Earlier this month, a North Carolina Court of Appeals upheld two amendments to the North Carolina Constitution — one requiring photo identification to vote and another lowering the income tax cap — that voters passed in the 2018 election.
A Wake County Superior Court had previously struck down the amendments, siding with the North Carolina chapter of the NAACP, the nation’s oldest civil rights organization. The NAACP chapter argued that 2018’s legislative districts were racially gerrymandered — divided to intentionally to give Republicans an unfair advantage — and that representatives, therefore, should not have been able to propose amendments to the constitution.
With Election Day less than two months away, The Well talked with Rick Su, a professor at the UNC School of Law who studies state and local government, to make sense of the new ruling and how it impacts North Carolina voters.
Will voters be required to show a photo ID this election?
No. Last week’s Court of Appeals ruling has no effect on the 2020 election because the issue of a voter ID law is still pending with other ongoing litigation in state and federal courts — so it’s not going to impact this particular election. But, this decision to uphold the voter ID amendment to our North Carolina Constitution is another step toward moving the amendment forward.
Why were these two amendments contested?
The North Carolina NAACP’s case argued that our legislative districts were politically and racially gerrymandered in violation of the law, and that the legislature as it was comprised should not have been able to put amendments to the constitution on the ballot. They argued that the districts as they were drawn were illegitimate, so legislation that arose from representatives of these districts is illegitimate. The litigants saw these two amendments — for voter ID and an income tax cap — as laws that benefited those in the gerrymandered districts and negatively impacted other parts of the state. The judge who struck down the amendments agreed with that — that the districts did not actually represent the population, so these amendments, though voters passed them, shouldn’t stand.
This new Court of Appeals ruling upholding the amendments isn’t about the substance of the two amendments but more about the process we use to amend the constitution. The legal issue that comes into play is this: Is everything this legislature did null and void or just these constitutional ballot measures and not laws they enacted?
These districts were drawn in 2011. Theoretically, it would nullify any laws by that legislature. The Court of Appeals didn’t see a way to draw that line. Their ruling says the North Carolina General Assembly had the power to propose the amendments, and, as voters passed them, they’re legitimate amendments.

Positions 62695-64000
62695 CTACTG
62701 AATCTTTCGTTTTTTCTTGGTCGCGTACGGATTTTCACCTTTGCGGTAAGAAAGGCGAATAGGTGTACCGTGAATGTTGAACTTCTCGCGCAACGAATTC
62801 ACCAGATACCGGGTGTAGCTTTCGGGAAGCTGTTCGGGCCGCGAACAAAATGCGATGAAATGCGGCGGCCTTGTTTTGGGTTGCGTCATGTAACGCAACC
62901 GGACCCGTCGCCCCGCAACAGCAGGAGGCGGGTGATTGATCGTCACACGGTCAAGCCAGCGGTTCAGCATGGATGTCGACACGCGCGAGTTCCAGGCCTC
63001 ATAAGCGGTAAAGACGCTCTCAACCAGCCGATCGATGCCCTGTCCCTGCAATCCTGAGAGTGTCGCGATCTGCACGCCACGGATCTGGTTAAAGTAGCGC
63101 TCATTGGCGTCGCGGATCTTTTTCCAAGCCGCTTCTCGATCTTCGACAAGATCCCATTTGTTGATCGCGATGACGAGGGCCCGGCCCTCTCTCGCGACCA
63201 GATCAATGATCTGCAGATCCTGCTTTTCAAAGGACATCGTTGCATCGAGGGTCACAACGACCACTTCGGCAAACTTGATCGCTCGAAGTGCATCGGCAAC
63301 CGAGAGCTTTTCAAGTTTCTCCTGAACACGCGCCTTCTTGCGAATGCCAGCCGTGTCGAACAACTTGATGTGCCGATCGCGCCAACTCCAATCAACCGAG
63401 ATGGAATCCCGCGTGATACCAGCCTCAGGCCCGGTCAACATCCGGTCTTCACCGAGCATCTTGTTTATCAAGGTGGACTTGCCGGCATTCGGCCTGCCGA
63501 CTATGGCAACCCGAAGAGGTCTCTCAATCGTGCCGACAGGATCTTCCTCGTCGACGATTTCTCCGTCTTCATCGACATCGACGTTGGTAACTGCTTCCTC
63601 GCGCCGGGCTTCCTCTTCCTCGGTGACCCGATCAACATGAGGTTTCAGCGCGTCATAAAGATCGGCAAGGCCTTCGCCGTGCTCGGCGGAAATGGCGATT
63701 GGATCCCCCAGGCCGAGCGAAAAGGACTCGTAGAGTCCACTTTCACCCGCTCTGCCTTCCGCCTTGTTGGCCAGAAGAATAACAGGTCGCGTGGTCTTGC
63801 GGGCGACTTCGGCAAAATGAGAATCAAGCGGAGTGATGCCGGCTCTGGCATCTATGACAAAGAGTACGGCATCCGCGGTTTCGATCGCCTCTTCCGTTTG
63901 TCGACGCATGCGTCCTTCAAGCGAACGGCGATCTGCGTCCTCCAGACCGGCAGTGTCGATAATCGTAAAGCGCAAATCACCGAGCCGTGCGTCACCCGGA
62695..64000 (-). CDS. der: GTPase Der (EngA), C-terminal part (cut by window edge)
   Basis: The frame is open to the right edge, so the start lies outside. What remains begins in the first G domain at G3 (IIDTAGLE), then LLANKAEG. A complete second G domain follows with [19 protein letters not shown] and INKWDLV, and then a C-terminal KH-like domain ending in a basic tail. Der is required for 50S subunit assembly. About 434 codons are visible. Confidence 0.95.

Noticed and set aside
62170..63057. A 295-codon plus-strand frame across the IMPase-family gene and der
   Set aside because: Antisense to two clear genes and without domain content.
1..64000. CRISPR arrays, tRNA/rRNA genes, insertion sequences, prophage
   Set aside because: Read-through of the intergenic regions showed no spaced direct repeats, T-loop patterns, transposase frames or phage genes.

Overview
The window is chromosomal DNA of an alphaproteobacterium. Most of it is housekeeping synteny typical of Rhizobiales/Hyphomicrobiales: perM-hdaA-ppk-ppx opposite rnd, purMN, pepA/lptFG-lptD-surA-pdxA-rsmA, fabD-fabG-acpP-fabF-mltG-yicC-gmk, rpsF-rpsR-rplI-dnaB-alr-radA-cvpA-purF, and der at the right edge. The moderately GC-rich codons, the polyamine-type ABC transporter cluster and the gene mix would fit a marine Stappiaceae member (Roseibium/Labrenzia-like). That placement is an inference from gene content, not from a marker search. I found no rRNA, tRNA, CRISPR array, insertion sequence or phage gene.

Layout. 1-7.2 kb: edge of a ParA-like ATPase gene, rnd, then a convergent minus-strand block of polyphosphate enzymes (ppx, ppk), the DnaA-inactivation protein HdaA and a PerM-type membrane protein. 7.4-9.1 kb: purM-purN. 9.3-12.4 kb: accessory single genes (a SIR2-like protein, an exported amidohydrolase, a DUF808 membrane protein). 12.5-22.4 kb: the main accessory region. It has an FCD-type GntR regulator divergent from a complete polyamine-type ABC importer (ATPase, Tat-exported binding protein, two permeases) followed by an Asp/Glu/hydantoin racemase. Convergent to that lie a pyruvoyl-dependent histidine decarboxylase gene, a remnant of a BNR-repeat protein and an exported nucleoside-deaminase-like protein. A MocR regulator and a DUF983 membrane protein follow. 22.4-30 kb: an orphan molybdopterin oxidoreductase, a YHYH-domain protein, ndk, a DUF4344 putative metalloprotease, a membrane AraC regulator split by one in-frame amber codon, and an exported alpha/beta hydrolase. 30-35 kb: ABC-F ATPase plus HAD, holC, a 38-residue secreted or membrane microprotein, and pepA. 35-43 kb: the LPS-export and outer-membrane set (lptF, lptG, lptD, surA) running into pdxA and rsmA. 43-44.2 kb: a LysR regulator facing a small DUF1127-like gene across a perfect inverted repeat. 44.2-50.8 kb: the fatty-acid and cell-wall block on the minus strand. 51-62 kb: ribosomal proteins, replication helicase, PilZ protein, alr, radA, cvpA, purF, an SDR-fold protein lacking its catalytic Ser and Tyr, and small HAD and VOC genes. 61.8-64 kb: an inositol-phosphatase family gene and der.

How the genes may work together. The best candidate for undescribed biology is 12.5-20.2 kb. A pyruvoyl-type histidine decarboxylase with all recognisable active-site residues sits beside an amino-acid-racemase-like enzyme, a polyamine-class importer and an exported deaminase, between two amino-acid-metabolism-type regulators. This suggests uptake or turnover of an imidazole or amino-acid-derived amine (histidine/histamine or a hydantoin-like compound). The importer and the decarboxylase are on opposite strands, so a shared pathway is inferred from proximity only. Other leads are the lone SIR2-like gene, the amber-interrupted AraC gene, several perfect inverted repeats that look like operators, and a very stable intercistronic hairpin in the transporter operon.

What are the arguments for and against requiring voter ID?
Arguments against requiring a photo ID to vote in North Carolina say this law suppresses and discourages voting from certain individuals, particularly those from rural and low-income areas, and it disproportionally impacts racial minorities. This is a longstanding issue that has been up and down in the courts for a while. Not everyone has a driver’s license. What kinds of photo ID would be acceptable, and how do we make sure everyone has that? Another issue is that the law could also create confusion, leaving voters to show up at the polls without ID, or without correct forms of ID, and be turned away because they aren’t in formal compliance with the law.
Those in favor of requiring a photo ID to vote say that we need these laws to address voter fraud. But, there’s really no evidence that voter fraud is rampant in North Carolina or anywhere in the country. Has anyone ever voted illegally? I’m sure they have. There have been several efforts through the years to prove that voter fraud is a rampant problem, and we haven’t seen that there’s evidence for this.
What issues are at play with the income tax cap?
The income tax cap amendment lowers the highest tax rate the state could enact from its current cap of 10% to a cap of 7%. The tax rate for individuals in North Carolina stands at 5.25%. So, it doesn’t actually change the current tax rate, just how high it could go, if lawmakers ever saw the need to increase it. My suspicion is the problem with this amendment is that it could significantly reduce the flexibility of the government. If they needed to raise income tax above the threshold of 7%, they would be restricted by the constitution, and they’d have to get another amendment on the ballot to change it. Opponents say this could have unintended consequences, tying the state’s hands should the state face a big emergency requiring an increase in income taxes.
Another issue is how the income tax cap might eventually affect the balance of taxes more generally. California adopted a very strict property tax cap in the 1970s through a ballot initiative. Everyone wanted lower taxes. But the property tax cap ended up leading to increases in the sales tax, income tax, fines and governmental fees. It also caused local communities to chase developments that produced sales taxes, which led to an overdevelopment of shopping malls and underdevelopment of housing. The income tax cap in North Carolina is not as strict as the property tax cap in California. But it might also have similar unintended and unanticipated effects down the line.
What happens now with these amendments?
The litigants have already said they’ll appeal this ruling to the North Carolina Supreme Court. This could go a few ways. On the one hand, this is a major decision, so the Supreme Court could prioritize it and hear it soon. On the other hand, for the Supreme Court to reverse the Court of Appeals and uphold the trial court decision would be a significant move, so they may be cautious and see how it plays out before engaging in it.